Ooh, fighting words.
Former President Barack Obama posted a bellicose tweet recently, claiming that a law he signed in 2009 set the stage “for more than a decade of economic growth and the longest streak of job creation in American history.” Uh-oh. That would extend to, like, 2020, three years into the Trump presidency. Obama was basically saying Trump should thank him.
Trump, uh, didn’t. He called Obama’s claim a “con job” and said his predecessor “is now trying to take credit for the Economic Boom taking place under the Trump administration.” Trump said the Obama recovery from the recession that ended in 2009 was the weakest since the 1930s, continuing his ongoing narrative that everything Obama did was bad and only Trump could have saved America from certain doom.
Before wading into this argument, it’s important to point out that this a stupid, childish food fight. Economies don’t respond to this or that president getting elected by turning on or off like a light switch. Presidential policies rarely move the gargantuan US economy one way or another, and when they do, it typically takes months or years to show up in the real economy.
Yet the question of whether Trump deserves credit for low unemployment, high stock prices and strong consumer confidence is crucial in this year’s presidential election. Trump will try to convince voters to stick with him to keep the good times going, while his Democratic opponent is sure to argue the economy can stay strong with Trump on the sidelines.
So here’s the verdict: Trump and Obama are both wrong. Obama did nothing no other president would have done, and Trump has essentially lucked into an economy that has progressed at the same pace through the last four years of the Obama presidency and the first three of Trump’s. The Federal Reserve has influenced the economy far more through aggressive interest rate cuts and quantitative easing. Robust, greedy capitalism also keeps the US economy strong, which can harm workers who have minimal protections during a downturn but creates irresistible opportunities to make money and get back to business even during bleak times.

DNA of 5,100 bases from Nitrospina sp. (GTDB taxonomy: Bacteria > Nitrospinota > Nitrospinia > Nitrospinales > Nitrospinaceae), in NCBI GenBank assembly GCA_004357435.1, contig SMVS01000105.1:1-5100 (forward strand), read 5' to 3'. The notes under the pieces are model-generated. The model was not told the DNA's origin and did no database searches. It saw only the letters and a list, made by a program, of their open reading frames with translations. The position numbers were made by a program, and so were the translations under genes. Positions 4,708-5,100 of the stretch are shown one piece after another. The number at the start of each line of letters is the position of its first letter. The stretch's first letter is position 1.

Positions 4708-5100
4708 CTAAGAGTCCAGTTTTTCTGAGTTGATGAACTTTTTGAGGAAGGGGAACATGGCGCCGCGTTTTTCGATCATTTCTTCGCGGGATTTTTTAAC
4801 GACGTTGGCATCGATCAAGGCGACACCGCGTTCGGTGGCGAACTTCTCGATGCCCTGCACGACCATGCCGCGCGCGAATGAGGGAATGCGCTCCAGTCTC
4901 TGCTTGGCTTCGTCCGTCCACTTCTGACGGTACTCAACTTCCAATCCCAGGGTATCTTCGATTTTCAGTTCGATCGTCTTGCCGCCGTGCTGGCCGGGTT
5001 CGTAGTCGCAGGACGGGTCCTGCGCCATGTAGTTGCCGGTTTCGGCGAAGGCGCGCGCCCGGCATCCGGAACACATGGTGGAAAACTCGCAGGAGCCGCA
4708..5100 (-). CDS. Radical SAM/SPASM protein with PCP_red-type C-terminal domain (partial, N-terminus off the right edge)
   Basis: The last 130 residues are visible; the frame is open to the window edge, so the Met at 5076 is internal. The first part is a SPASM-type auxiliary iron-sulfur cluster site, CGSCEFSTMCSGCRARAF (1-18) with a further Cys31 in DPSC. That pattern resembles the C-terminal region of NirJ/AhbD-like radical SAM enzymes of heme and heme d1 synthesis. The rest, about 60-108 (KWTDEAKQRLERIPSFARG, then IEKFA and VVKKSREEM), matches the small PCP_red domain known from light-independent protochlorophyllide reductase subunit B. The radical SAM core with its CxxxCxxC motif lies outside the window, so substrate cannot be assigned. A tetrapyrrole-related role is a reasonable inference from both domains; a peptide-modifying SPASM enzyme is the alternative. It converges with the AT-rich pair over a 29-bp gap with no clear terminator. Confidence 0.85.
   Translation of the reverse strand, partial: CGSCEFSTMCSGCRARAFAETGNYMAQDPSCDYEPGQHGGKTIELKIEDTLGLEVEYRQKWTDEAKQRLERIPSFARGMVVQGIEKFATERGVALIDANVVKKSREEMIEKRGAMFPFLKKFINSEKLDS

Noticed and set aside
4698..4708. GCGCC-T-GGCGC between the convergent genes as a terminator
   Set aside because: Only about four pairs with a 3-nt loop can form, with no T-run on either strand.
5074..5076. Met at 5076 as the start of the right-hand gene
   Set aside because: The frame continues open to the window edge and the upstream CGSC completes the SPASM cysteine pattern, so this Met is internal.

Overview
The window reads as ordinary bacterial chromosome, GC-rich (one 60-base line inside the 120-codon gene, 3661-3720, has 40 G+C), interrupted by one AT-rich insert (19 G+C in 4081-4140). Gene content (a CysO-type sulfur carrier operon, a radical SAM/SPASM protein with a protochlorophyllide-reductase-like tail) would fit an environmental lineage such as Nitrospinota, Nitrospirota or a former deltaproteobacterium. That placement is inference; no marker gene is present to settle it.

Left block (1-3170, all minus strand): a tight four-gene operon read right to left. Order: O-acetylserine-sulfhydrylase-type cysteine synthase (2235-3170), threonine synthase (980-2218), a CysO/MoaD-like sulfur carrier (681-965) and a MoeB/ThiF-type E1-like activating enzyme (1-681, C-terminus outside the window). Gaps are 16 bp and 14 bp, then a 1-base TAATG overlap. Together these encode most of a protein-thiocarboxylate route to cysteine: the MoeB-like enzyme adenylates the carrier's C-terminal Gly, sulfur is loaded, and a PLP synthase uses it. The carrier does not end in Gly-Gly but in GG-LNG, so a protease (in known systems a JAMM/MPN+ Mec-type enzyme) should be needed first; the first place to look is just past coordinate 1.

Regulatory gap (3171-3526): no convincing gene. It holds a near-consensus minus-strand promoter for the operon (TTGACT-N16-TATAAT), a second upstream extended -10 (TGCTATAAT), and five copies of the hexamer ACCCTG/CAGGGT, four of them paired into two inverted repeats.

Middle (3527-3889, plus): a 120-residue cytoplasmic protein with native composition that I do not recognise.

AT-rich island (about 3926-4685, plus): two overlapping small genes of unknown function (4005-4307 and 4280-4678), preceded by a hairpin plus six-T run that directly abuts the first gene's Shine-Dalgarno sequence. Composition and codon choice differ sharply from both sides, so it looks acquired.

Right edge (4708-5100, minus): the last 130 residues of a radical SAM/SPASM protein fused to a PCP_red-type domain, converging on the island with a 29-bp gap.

Trump vs. Obama
But for sport, let’s briefly examine the record of each combatant in this fight. Obama inherited a reeling economy, but like Trump, he did benefit from actions taken by his predecessor: most importantly, the 2008 “TARP” bailouts that kept the banking system functioning and probably prevented a far worse depression. Those bailouts were unpopular, but most economists think they saved millions of jobs.
Less than a month after Obama took office, Congress passed the American Recovery and Reinvestment Act (ARRA), a huge, $787 billion stimulus program that cut taxes, invested in infrastructure, expanded safety-net benefits and did many other things to get the economy back on track. The law passed with most Democrats in Congress voting for it, and most Republicans voting against it, leading some to claim it was a partisan bill a Republican Congress never would have passed. That’s garbage. A Republican president and/or Congress would have had no choice but to pass something similar, because politicians can’t do nothing when the worst recession in 80 years is underway. Members of Congress who voted against the ARRA had the luxury of doing so because they knew it would pass anyway, and there’d be no penalty for opposing it.